Jeremy Mailen has an eye for every last detail. After learning to program when he was seven, he’s never lost the sense of wonder that comes with building and creating “things” out of lines of code. But once you’ve realized you can create just about anything you’d like, you start to think about what’s actually worth building.
“You need to build things in a way that people can love the product and get value out of it at the same time,” he says. “I’ve tried to create software that has that aspect to it: It does things in a way that makes you feel differently about the software. It makes you enjoy using it.”
He believes that software should not just be practical and useful, but also elegant and comfortable, like a piece of literature that not only tells a great story, but is effortless to read.
A Meeting of Data Minds
His experience with data discovery and security goes back more than a decade to work with fellow co-founder Vikram at Symantec, where Jeremy focused on the user experience and workflow while Vikram built tools to identify and protect data through a data loss prevention lens.
“We worked together very closely,” Mailen remembers, putting together data insight products with the storage team, looking at access logs of who was reading and writing and the data sensitivity and coming up with a risk heat map that would be useful for security teams. Or building systems to detect malicious insiders, looking at a user’s risk profile and understanding their data activity so it would be easy to spot when they were trying to do something harmful.
They went off to work at a series of different startups, but they’d still catch up to have beers once a month or so, to compare notes and talk shop about what was happening in the enterprise data space.
One time, Vikram threw out a couple of ideas that he felt sounded promising for a startup. What did Jeremy think?
“I was like, one of them sounds like an open source project,” Mailen says, “but the other one sounds like a huge opportunity for an enterprise startup. With the GDPR coming out, having that intelligence about your data just has to be way more important.”
That idea became Divebell.
Automation and Transparency
“What was missing out there,” he says, “was automation. It’s easy to translate a law and make some forms to fill out. And people need that. But they don’t go very far in helping you understand the data that you have. The reality is that most enterprise companies don’t know what they’re storing; they don’t have a way to track the pace of change. How does anyone on Earth keep track of what regulated data their company uses and why?”
“Without automation, that problem is impossible to track,” he says. “The best you can do is ask some people. You don’t know if their answer is correct or not. If you want to know, then you have to deploy software automation.”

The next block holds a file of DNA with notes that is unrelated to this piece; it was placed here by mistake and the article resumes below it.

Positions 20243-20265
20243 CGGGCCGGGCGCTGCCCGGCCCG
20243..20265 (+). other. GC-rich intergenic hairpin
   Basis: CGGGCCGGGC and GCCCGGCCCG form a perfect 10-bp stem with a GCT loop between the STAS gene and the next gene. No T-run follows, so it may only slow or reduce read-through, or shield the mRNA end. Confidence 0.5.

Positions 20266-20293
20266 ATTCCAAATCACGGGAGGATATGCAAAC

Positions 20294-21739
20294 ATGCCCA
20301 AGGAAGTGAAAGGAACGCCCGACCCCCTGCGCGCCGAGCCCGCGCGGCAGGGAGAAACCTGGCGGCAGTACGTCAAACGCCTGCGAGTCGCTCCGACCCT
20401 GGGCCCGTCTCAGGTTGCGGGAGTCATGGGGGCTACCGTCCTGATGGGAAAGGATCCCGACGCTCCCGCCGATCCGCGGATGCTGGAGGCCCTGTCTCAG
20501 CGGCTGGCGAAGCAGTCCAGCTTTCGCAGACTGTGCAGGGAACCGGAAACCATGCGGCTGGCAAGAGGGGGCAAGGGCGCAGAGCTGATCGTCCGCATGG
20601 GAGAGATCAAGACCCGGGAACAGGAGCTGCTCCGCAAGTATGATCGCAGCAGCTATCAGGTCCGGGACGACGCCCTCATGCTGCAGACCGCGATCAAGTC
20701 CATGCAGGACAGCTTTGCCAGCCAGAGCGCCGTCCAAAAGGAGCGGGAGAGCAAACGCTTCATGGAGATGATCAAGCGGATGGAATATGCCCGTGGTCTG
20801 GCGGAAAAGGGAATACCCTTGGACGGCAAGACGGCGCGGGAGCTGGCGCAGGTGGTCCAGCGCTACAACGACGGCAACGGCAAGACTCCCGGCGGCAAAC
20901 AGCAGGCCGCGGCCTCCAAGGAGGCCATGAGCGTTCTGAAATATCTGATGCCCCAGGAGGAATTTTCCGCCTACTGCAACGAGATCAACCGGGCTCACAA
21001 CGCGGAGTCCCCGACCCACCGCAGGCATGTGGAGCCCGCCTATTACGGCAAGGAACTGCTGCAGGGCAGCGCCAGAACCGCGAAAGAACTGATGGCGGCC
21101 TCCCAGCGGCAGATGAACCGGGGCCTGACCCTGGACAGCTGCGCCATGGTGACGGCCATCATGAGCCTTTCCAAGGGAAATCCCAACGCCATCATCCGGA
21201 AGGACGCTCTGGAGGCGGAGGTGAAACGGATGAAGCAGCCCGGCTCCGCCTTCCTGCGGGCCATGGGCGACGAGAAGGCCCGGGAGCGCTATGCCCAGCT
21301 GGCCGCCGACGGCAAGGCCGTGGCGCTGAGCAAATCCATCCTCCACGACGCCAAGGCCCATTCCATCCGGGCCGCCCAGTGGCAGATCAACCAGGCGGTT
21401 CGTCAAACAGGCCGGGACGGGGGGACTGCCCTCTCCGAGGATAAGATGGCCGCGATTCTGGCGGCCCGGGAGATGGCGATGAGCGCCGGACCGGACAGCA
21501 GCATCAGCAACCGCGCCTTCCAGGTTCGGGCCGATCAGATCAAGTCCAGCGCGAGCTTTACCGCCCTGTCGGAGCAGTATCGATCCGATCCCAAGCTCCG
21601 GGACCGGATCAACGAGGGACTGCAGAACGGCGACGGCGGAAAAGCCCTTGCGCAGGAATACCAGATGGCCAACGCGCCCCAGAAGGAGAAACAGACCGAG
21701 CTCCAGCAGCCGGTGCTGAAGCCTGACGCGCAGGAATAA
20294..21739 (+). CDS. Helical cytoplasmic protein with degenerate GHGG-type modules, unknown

That’s Divebell’s mission. “I think the first thing Divebell has to do is create real knowledge,” Mailen says. “Much of the information about data today is hearsay.”
What Divebell does at its core, he says, is create transparency. “Two people can look at the data and agree,” he says. “Right now, you get a privacy officer communicating with a data owner and when the privacy person says ‘sensitive personal information,’ the other person just thinks, ‘SSNs.’”
“Being able to look at the same screen and both agree that it’s sensitive,” he says, “just being able to create those touch points among people agreeing over knowledge is a step you need to get to in order to have self-service empowerment. You don’t need to have a meeting every month to decide what you can or cannot do! And then eventually it’s automated and self-serve, and this thing that used to be a friction in the company becomes frictionless.”
Mailen’s focus is making that happen in as elegant a way as possible.
Empowering the Chief Privacy Officer
“I think the later you get in your career,” he says, “you start to value simplicity more and more. Because you ride the hype cycle of all the complex things you can do. There’s always a focus on the new. But if you can create something simple, that usually stands the test of time.”
Ultimately, he believes Divebell and people who can create software solutions in general are servants. They make things possible. “We’re helping a group of people who are desperately lacking good solutions to make their jobs possible and to make them feel empowered,” he says. “This role, this privacy role of CPO, you have a C-level role that needs to have a lot of leverage to achieve privacy compliance for their organization. It’s a rising role working within the constraints of current budget and staff — these are growing, but they need good solutions today.”
“I’d love to build a solution that does what they need and the operations people also love it, so all that friction about getting this thing deployed, that goes away,” he says.
And, better yet, they actually want to use the tool.
Any opinions expressed here and statements made are not legal advice, nor representations or warranties, and are intended to promote discussion around technology and data protection.